Beyond advanced control of particle size and shape, the approach of colloidal chemistry introduces additionally the new possibility to prepare supported catalysts where the nanoparticle surface is partly covered by organic ligand molecules. This opens potentially new perspectives to influence on activity and selectivity due to electronic and sterical effects. However, there arises the fundamental question, if catalytic activity can be observed at all, if the surface of the nanoparticles is partly covered by organic ligands. With ligands present at the surface, it was shown in some studies that ligand-capped metal nanoparticles can be used for catalysis in colloidal solution which is also called quasi-homogeneous catalysis. However, in the field of heterogeneous catalysis, studies of colloidal nanoparticles without removal of the ligand shell are still rare.
In front of this background, we have in cooperation with external partners research activities to explore the application potential of ligand-capped metal nanoparticles for the use in heterogeneous gas phase catalysis. Fig. 5 shows as an example a TEM image of bimetallic Pt/Sn nanocrystals as well as IR spectra after exposure of ligand-capped Pt nanoparticles deposited on silicon dioxide to a CO gas stream. The appearance of a band at ~2040 cm-1 is indicative for CO adsorption on metallic Pt sites and provides evidence that small molecules like CO can penetrate the ligand shell, meaning that part of the surface is accesible for catalysis also in the presence of a ligand shell. Current research concentrates on various oxidation and hydrogenation reactions.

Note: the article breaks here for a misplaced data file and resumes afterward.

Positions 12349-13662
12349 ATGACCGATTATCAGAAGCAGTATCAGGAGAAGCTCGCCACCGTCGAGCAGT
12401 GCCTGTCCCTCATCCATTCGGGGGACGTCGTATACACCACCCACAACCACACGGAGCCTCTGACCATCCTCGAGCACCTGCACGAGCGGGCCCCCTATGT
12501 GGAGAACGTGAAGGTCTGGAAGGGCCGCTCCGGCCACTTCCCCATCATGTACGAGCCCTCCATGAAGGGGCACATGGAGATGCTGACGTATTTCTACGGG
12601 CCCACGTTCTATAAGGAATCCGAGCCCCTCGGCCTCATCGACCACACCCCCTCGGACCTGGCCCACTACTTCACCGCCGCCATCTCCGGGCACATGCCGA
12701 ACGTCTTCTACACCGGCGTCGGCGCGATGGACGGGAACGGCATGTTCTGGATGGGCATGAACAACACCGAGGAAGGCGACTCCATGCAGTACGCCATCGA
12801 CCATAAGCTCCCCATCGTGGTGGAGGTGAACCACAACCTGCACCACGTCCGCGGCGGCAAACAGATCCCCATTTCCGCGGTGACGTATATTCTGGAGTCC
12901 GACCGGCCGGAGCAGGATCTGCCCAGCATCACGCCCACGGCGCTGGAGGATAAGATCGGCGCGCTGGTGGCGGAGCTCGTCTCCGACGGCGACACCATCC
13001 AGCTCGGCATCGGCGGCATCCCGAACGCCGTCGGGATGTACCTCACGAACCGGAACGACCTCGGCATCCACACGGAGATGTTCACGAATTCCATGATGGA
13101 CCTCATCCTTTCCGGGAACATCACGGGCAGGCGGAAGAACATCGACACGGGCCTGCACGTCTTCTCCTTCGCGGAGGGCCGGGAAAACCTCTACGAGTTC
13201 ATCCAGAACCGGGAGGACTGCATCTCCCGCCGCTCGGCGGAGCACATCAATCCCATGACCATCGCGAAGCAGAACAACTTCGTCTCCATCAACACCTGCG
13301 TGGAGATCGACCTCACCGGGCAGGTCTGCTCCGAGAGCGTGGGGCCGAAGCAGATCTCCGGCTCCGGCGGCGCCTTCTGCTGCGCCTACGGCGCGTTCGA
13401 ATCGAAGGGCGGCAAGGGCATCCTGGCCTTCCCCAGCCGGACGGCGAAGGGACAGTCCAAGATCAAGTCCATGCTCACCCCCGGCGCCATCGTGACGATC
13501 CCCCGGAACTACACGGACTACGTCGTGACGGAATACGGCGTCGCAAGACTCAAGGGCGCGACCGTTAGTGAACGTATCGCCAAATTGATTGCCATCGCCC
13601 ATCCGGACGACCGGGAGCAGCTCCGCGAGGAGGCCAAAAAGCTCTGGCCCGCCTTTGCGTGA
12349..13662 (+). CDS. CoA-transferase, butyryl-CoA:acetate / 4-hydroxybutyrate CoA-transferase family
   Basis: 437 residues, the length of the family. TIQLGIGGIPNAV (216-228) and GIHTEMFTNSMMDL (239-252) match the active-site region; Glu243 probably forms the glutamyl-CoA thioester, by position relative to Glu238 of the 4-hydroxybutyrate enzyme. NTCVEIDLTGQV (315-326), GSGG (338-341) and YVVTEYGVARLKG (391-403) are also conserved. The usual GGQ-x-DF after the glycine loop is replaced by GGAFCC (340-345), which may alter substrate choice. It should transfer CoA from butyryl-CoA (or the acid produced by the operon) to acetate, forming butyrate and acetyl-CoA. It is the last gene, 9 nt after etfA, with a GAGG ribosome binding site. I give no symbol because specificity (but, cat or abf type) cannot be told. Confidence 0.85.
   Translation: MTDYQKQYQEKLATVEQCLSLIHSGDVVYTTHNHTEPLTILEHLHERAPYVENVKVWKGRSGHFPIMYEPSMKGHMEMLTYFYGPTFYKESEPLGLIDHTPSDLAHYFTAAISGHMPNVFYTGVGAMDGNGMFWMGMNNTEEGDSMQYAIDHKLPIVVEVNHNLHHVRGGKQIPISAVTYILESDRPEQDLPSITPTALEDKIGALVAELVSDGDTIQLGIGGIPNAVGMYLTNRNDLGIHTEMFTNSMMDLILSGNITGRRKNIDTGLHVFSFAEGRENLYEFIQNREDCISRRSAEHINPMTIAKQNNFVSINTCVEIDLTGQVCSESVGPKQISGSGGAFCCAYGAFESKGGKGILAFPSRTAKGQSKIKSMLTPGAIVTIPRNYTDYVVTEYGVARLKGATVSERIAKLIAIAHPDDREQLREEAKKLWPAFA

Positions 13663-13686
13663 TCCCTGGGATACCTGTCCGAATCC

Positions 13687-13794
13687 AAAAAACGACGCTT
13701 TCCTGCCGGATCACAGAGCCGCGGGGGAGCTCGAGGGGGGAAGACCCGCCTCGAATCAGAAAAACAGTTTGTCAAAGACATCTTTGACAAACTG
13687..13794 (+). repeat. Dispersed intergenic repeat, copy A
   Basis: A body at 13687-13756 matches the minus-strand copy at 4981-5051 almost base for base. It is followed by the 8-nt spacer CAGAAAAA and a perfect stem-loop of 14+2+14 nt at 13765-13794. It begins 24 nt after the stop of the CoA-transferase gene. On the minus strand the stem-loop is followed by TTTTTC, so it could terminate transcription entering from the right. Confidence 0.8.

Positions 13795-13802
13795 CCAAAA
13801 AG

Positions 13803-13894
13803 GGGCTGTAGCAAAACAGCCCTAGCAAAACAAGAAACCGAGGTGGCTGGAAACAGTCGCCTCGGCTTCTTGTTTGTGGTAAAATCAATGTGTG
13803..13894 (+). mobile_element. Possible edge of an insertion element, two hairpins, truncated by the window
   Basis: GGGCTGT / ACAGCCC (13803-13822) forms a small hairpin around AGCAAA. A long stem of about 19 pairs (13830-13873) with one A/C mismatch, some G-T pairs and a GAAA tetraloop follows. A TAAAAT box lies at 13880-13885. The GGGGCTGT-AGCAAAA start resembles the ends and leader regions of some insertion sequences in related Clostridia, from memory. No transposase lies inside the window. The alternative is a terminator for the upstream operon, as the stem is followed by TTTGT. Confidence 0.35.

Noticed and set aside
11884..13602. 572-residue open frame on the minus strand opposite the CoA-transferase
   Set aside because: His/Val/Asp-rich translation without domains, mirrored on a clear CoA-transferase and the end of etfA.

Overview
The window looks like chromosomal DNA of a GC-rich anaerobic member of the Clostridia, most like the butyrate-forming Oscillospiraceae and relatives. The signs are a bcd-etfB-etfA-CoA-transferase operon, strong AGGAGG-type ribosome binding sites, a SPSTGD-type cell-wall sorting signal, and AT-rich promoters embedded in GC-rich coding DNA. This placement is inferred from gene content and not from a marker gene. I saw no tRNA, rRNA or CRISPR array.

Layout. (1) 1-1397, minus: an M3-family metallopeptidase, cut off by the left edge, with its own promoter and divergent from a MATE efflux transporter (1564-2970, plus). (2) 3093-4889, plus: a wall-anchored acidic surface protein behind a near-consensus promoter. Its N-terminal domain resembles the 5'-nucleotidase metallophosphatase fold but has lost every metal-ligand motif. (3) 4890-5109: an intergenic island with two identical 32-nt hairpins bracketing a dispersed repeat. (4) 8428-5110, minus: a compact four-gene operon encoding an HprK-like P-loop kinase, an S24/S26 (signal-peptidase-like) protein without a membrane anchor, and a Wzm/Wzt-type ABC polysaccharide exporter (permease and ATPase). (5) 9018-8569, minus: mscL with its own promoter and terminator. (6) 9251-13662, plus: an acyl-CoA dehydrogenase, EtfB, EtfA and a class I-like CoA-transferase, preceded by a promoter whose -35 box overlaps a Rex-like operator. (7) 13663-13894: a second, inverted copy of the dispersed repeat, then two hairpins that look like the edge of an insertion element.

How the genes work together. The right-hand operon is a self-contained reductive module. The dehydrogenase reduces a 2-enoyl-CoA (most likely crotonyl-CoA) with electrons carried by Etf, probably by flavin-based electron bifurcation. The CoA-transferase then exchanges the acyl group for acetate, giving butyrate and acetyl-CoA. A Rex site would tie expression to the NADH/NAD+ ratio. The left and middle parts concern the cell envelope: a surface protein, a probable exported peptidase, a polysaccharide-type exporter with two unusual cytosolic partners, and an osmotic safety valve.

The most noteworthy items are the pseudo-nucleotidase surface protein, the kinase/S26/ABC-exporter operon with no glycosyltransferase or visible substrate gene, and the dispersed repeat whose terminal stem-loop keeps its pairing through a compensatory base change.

Fig. 5 - (a): TEM image of bimetallic Pt/Sn nanocrystals. (b): IR spectrum of dodecylamine (DDA)-capped Pt nanoparticles on SiO2 after exposure to approximately 2.5 vol% CO in N2 for a few minutes. The spectra were recorded after the CO supply was switched off, only residual gas phase CO is still visible.
Experimental Techniques used in the group
- Colloidal synthesis of nanocrystals (in cooperation with the Nanochemistry group)
- Absoprtion and photoluminescence spectroscopy (UV-Vis, PL)
- Light-induced electron spin resonance (L-ESR)
- Photoinduced absorption spectroscopy (PIA)
- Charge-based deep level transient spectroscopy (Q-DLTS)
- Temperature- and illumination-dependent current-voltage profiling
- External quantum efficiency (EQE)
- mobility measurements in organic field effect transistors (OFETs)
- Powder X-ray diffraction (XRD)
- Electron microscopy
- Cyclic voltammetry (CV)